DIY: Moisturizing Winter Lotion Bars

Winter can be very harsh on the skin. With dry conditions, icy air and wind exposure,  it’s important that we keep our skin protected from the harsh elements.

Here are some simple ways to protect your skin:

  • Like many things in life, the key is a healthy lifestyle. Stay hydrated and eat lots of vegetables and protein. Be sure to move around and try to get in at least 20 – 30 minutes of exercise per day (this can be as simple as a stroll around the block).
  • As temperatures decrease, it’s also important that we wear warm clothes and enough protective layers to stay warm. The great thing about layers is that if you’re too hot, you can always remove some.
  • Wear sunglasses and a mild sunscreen. The winter sun reflecting off snow, can do major damage to our skin. So give your face a little TLC and apply a mild sunscreen and throw on your most fabulous pair of sunglasses.
  • Finally, moisturize, moisturize, moisturize. One of my new favorite ways to moisturize that’s low-cost, natural, and DIY is making lotion bars. The ingredients are simple and most can be found in grocery stores or online. Lotion bars are also eco-friendly, because they don’t require a container or bottle.

Moisturizing Winter Lotion Bars

Start out with a small amount and see if you like it. I used 2 ounces for each ingredient (note: 1 oz coconut, 1 oz avocado, to make 2 oz). I used my kitchen scale to weigh the ingredients. If you don’t have a scale, you simply take about 4 TBSP of each ingredient to make  1  bar. My recipe made a total of 5 bars.

  • 1/3 shea butter or other butter of choice
  • 1/3 oil (i used  coconut and avocado oils)
  • 1/3 beeswax pastilles (can be found at mountainrose.com)
  • essential oils (I used 15 drops of lavender, this is optional)
  • 5 drops of vitamin E oil (optional)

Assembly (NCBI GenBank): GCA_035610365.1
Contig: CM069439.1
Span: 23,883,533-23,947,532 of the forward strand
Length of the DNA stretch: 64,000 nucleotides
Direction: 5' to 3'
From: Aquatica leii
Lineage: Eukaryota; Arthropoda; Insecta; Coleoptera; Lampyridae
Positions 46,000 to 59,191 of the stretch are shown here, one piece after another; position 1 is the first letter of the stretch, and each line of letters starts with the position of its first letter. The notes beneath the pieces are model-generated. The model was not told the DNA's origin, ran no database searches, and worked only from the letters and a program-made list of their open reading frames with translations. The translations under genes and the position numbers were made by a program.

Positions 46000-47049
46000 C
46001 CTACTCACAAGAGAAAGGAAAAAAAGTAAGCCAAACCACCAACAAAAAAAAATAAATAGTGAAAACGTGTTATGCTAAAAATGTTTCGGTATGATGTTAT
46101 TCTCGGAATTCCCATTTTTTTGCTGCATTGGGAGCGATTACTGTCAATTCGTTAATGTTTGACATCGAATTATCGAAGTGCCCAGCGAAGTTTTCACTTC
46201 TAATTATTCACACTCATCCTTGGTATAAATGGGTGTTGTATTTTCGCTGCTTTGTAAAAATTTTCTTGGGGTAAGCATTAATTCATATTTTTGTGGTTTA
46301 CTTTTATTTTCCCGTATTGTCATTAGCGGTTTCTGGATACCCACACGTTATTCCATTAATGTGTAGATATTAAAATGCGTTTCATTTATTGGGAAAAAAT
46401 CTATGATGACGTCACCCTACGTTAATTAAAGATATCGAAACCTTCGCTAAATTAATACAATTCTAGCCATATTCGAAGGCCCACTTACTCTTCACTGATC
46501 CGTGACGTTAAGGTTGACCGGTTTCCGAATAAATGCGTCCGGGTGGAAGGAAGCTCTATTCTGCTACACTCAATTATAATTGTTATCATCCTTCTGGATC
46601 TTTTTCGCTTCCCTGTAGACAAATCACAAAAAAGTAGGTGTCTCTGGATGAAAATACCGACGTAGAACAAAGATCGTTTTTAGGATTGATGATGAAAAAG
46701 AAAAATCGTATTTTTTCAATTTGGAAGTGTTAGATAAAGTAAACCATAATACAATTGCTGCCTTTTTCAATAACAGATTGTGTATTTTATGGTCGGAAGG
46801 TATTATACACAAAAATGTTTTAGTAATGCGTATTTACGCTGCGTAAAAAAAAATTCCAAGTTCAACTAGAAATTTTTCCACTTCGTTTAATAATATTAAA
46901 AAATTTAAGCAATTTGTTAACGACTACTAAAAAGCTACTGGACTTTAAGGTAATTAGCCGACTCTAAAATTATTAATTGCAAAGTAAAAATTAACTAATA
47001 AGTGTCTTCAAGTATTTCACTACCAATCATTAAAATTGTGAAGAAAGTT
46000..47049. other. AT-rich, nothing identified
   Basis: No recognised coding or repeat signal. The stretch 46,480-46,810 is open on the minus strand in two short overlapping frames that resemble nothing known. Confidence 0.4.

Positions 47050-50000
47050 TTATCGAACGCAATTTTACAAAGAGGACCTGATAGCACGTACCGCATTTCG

1. Place butter, oil and wax pastilles in a double boiler, Pyrex glass measuring cup or heat-resistant glass bowl.
  2. Bring a pot of water to a boil, reduce heat to medium-low. You want enough water in the pot to cover the bottom two inches of your pan, cup or bowl. Don’t heat the oils and wax directly in a pan.
  3. Place pan in the larger pan and allow ingredients to melt, stirring occasionally. Once melted,  add in your essential oils and vitamin E oil, if you wish and mix well. Pour oil into a silicon baking mold, glass dish, or a washed out milk carton. I used silicon baking molds, because it was really simple to unmold.
  4. Let the oils cool and solidify before removing them from the mold. I waited about 4 hours.
  5. After about 7 – 8 hours you should have a beautiful lotion bar that you can rub over your skin to moisturize.

How I use it:

  • Not in the shower, these should not be wet.
  • I apply the bar right after I get out of the shower on humid skin (not soaking wet). This seals in moisture and leaves my skin moisturized and radiant. The heat from your skin warms the oils and allows them to absorb into the skin.

Have you made any fun DIY recipes lately? How do you protect your skin in the winter?

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LoPo’s Frenemies: Kimmaytube Leave-In, cold water/vinegar rinses and heavy oils